Wednesday, 22 September 2004

The Rise of Grime

From underground to overground, it’s the flag we’re all going to be waving…

Since Dizzee Rascal clinched the Mercury Music Prize last year for ‘Boy In Da Corner’, and Wiley’s ‘Wot Do U Call It?’ landed, there’s been no escaping the great new genre debate.

Eski, 8 Bar, Sublow, Grime? While the latter seems to be the preferred choice (despite most ‘grime’ artists detesting the term), who wants to sit around discussing names when the music is as good as it is?

Grime is injecting the life back into what was becoming a dull UK music scene, awash with sub-standard R&B and hip hop. It’s the voice of inner city British youth that is been embraced by teens and adults alike. REAL soul food if you will.

The more obvious roots of grime can be traced way back to the days when Pay As U Go turned UK garage as we knew it on it’s head, DJ Slimzee even playing slowed down jungle so his boys could spit lyrics over it. Anthems such as the Wiley produced Know We set new trends. Even the likes of So Solids ‘Woah’, belong with grime’s seminal records. By 2002, a very definite new sound had begun filtering through. Now there are instrumentals, culmination’s of jittery, unpredictable, recondite beats and demoniac bass, some-what unexplainable backing tracks, the preferred choice of DJ’s, ravers and more noticeably, a new skool of MC’s.

Rather than imitate American flows and speech, these Cockney linguists (the majority of the top MC’s hailing from east London) are making a stand, accents exaggerating and switching between their favoured patois and street slang. They use their music as a weapon to gain a voice, a reflection of their world which we tend to ignore but that they don’t want to disregard anymore. It’s a revolt against meaningless, wasteful pop music. And It’s British through and through.

Championed by newer crews like N.A.S.T.Y and Roll Deep on radio stations such as Rinse and Déjà Vu, the scene has been bubbling and evolving. The soundtrack to London street life is now emanating throughout the nations cities, the rhythm of suburbia an indispensable fuel.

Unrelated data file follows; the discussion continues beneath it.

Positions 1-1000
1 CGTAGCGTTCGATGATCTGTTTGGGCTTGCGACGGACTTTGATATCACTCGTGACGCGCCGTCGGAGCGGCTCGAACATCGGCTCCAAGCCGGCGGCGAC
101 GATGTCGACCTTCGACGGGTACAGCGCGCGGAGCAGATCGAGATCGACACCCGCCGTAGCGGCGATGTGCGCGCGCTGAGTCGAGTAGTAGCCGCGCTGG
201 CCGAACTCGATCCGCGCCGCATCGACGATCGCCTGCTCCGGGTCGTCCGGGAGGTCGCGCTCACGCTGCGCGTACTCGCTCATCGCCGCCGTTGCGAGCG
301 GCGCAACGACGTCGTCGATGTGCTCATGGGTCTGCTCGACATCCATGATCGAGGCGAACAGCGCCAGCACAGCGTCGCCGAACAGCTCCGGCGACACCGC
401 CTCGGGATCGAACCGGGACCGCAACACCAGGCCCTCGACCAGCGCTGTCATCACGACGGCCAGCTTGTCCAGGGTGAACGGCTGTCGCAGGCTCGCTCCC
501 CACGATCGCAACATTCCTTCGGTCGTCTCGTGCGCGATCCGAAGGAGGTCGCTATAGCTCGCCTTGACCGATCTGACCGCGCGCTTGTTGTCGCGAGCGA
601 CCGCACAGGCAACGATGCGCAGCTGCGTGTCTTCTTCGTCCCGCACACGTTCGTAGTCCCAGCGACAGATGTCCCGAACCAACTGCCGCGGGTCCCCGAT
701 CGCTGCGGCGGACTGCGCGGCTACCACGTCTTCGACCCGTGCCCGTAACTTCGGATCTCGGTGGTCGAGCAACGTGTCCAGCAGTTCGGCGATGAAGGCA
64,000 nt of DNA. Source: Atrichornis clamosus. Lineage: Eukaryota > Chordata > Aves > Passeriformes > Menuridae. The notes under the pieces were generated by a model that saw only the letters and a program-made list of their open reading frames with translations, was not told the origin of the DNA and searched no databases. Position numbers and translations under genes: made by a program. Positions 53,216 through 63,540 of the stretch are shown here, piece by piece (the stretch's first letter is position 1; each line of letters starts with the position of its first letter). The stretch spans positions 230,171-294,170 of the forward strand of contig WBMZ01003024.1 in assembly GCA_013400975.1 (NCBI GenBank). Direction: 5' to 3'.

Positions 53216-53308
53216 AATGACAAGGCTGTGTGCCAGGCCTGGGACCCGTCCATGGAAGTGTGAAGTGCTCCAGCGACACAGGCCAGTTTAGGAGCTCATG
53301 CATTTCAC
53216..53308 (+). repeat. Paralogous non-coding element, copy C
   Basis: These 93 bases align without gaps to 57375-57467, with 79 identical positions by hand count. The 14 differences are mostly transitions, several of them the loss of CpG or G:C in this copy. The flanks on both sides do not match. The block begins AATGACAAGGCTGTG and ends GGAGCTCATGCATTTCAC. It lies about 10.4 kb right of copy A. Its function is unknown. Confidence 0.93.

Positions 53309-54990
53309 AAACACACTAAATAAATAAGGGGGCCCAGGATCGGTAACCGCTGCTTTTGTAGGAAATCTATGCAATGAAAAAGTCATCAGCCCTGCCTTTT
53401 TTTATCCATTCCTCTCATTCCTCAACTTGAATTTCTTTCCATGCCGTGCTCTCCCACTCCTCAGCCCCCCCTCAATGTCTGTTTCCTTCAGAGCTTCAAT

And It seems that with XL Recordings exporting Dizzee and Wiley to Top of The Pops territory, the major label pound signs have begun flashing. Kano, Roll Deep, Durrty Goodz (formerly known as Doogz) and Lady Sovereign are about to drop albums, and all, in some shape or form have ridden the grime wave. While the likes of Kano have worked their way up via radio and raves such as Sidewinder and Eskimo Dance, gaining fan bases and making street anthems, others, like Sovereign (and Shystie) ooze the influences but offer a more alternative take on the sound. Even rapper Klashnekoff is looking to get in the studio with heavy weight grime producers Terror Danjah and Jammer, a sight a lot of people never thought they’d see given the UK hip hop fraternities disdain for anything garage. But that’s one of grime’s most attractive qualities – an autonomous, professedly rule-free musical ideology.

So while we don’t know whether grime will be called grime by this time next year (G Hop anybody?)), there is one thing we can be pretty sure about – it’s got a colossal future and we can all be a part of it.

Words: Chantelle Fiddy

A version of this article appears in UMS Magazine

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